Peter Fidler was one of Canada's
greatest exploratory surveyors, and one of the few men who laid the
framework for all maps of Western Canada. His story is one of bravery,
stamina, and above all, loyalty.
Having been trained by the Hudson's Bay
Company, together with his famous contemporary,
David Thompson, Fidler arrived in
the prairies in 1792. His task - to help build the first
Hudson's Bay Company posts in Alberta. Over the length and
breadth of Western Canada, 48,000 miles in all, Peter Fidler
carried his sextant and his "artificial horizon of quicksilver."
Wherever he went he made observations so he could determine the
exact location of any point or the correct course of any river.
Fidler has much to tell us of the
Indian tribes, the effect of the coming of the white man, the
rivalry between the Hudson's Bay and North-West companies, and
the establishment of the Red River settlement in 1812.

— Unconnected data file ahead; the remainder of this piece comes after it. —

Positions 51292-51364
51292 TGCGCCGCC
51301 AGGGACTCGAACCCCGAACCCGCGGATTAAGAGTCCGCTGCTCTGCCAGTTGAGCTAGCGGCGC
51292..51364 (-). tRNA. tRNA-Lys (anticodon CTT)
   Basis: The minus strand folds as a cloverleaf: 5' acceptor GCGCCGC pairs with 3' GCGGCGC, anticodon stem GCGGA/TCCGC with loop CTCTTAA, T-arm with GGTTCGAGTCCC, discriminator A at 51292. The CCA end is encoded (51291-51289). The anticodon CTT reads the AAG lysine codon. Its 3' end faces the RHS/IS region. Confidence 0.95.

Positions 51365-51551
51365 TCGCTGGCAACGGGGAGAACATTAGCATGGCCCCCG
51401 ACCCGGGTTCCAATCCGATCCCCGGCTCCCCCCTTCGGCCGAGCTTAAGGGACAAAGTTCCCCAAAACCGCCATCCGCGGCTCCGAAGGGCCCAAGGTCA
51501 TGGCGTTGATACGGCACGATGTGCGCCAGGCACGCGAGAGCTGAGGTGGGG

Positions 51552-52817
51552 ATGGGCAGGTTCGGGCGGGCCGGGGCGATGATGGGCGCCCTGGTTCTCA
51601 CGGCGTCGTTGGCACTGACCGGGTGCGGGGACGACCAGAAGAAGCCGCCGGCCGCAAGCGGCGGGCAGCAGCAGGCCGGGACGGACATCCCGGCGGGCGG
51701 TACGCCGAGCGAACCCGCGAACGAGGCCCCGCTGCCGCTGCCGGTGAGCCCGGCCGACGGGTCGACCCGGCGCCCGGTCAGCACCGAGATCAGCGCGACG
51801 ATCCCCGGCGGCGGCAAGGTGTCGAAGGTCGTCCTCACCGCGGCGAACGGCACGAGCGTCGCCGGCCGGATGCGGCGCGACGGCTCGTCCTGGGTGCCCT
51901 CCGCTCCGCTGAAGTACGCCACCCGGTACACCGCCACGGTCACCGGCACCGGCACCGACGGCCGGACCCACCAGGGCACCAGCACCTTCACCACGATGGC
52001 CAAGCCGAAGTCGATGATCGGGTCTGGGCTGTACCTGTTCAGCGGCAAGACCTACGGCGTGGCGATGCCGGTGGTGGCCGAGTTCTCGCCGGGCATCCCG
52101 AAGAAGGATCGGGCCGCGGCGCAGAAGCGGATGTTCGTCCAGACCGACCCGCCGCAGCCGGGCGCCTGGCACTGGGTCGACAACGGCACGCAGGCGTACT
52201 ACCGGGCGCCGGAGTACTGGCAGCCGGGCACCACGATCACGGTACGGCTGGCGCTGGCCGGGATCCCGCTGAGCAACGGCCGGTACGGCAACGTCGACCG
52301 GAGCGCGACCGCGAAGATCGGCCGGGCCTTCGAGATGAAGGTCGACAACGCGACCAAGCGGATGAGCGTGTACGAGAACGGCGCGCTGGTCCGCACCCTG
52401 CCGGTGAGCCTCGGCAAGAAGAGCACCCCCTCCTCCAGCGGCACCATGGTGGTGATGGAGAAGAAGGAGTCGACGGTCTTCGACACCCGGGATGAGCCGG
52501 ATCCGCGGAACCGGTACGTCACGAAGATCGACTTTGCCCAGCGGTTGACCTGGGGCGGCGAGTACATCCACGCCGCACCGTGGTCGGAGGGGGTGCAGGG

J.G. MacGregor's book,
Peter Fidler, Canada's Forgotten Surveyor.
- Born August 16, 1769 (one day
after Napoleon) Bolsover, England
- Joined Hudson's Bay Company, 1788
- Studied surveying with Philip
- Helped build Buckingham House,
- Mapmaking journey to Southern
Alberta to Old Man River System, 1793
- Married Mary, Cree woman from York
Factory, about 1794
- Factor at Buckingham House, 1797
- Built Bolsover House, Meadow Lake,
- Built Greenwich House, Lac La
- Built Chesterfield House, Empress,
- Built Nottingham House, Ft.
- Helped settle Selkirk settlers,
Red River, 1813; Brandon House, 1817; Fort Dauphin, 1819
- Passed away, 1822